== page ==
On the surface ‘Sakizuki’ was mainly about resolving the color palette killer plot. The episode opener had the man’s latest victim tear himself from the human eye composed of countless bodies and flee the scene, through a cornfield and eventually into the river while he was being stalked and hunted. It was a thrilling start that dove straight into (quite familiar) horror territory and, like last week, was very effective in treating viewers to an explosive opening that immediately reeled them in. Other shows would have dedicated the entire run time to the hunt for this killer, with him being caught in the last couple of minutes. Not so with Hannibal: midway through ‘Sakizuki’ dr. Lecter traced the man down and made him end up in his own art work, a clever move that not only kept audiences on their toes, but also showed us once again that Hannibal will always be about the dynamics of its core cast of characters, while having fun with the good doctor having fun: not only did Hannibal sew the man into his own mural, he also took his leg to cook himself a nice meal. Bon appétit.
Lecter used the case to play his own games, one of which involved Will Graham of course. Much like Hannibal’s actions in series first episode, he presented Will with a negative once again, to show him the positive. A stand-out moment saw Will investigate the crime scene in his mind, which led to seeing himself sewn into the giant eye with the Wendigo looking on, all thanks to dr. Lecter’s adjustments. This season’s starting to be like a game of chess, with Will Graham now determined to get out of his cell and prove everyone wrong. Both Will and Hannibal are making moves, putting pieces in place to see what kind of response it triggers. It’s a joy watching Hugh Dancy and Mads Mikkelsen act this out: both men are expert actors who understand how powerful subtlety is. These characters are hiding their true intentions toward each other, do their best to hide their motives, and Dancy and Mikkelsen show you just enough to give you an idea of what’s bubbling away underneath the surface. Only body language, little twitches and flickers in their eyes convey what’s in their heart, and it makes these two expert manipulators immensely interesting to watch.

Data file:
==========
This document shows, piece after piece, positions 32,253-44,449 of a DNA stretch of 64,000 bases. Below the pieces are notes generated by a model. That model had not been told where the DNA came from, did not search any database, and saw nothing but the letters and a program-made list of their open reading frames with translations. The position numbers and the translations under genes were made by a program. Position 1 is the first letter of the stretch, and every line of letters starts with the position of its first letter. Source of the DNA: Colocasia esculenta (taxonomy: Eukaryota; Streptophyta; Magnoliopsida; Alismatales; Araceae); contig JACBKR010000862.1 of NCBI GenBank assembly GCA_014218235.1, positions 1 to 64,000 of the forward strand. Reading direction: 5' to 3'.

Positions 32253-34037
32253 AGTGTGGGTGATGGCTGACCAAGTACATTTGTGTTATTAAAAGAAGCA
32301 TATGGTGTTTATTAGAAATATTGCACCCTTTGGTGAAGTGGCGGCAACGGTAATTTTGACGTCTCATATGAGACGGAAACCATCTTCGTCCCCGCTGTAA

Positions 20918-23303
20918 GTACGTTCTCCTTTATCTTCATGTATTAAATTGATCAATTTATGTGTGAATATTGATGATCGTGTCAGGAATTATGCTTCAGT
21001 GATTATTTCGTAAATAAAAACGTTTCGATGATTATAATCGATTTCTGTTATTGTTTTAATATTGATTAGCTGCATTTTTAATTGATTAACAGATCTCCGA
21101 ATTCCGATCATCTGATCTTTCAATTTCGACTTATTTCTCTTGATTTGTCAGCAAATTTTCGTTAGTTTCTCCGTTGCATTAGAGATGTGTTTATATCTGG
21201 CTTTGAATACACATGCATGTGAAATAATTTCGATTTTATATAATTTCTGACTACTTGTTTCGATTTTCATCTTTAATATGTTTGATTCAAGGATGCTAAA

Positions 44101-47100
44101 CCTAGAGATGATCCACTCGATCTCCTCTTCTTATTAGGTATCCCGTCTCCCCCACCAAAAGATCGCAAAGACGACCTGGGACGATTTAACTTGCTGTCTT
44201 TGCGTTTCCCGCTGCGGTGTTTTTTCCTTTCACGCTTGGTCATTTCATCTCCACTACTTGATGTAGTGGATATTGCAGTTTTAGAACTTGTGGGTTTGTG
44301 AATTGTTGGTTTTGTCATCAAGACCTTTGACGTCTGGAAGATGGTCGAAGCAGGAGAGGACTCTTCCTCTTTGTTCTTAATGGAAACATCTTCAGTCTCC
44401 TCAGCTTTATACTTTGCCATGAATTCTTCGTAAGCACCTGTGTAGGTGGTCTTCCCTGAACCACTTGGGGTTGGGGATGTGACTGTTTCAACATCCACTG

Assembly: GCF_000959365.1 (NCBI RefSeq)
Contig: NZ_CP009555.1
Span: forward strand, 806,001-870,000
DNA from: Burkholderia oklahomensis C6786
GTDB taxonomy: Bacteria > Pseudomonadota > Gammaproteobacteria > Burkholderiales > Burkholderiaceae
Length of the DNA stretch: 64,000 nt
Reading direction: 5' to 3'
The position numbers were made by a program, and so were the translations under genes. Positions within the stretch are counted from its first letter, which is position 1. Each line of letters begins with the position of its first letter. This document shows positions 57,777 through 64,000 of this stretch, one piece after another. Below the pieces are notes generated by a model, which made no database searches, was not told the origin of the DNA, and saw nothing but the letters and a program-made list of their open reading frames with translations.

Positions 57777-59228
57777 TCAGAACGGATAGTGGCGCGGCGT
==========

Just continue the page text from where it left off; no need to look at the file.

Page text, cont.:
Bedelia Du Maurier is another intriguing part of the puzzle, played to perfection by the lovely Gillian Anderson. She stepped down as Lecter’s psychiatrist, and obviously she understood the danger involved, as did Lecter. The secret that binds the two is still not out in the open, which is both a daring move and an assured one: it not only creates mystery for the viewer, but it presents us with what is obviously a deep bond between these characters, but it’s a hard one to put your finger on. There’s a sense though that Bedelia was Hannibal’s prisoner, that he had leverage over her which allowed him to use her as he saw fit. Not anymore: Bedelia visited Will and told him she believes him. We’ve seen her break free now, but not only that: she outsmarted Lecter who broke in to kill her but found an abandoned house instead. He was impressed with her, enjoys his worthy advisaries, but this will undoubtedly motivate Hannibal to step up his game even more. A worrying thought.
‘Sakizuki’ offered thrills and surprises, but mostly intrigue. What the writers have created is an interesting web they keep adding strands to, as well as spiders vying for its center. 8/10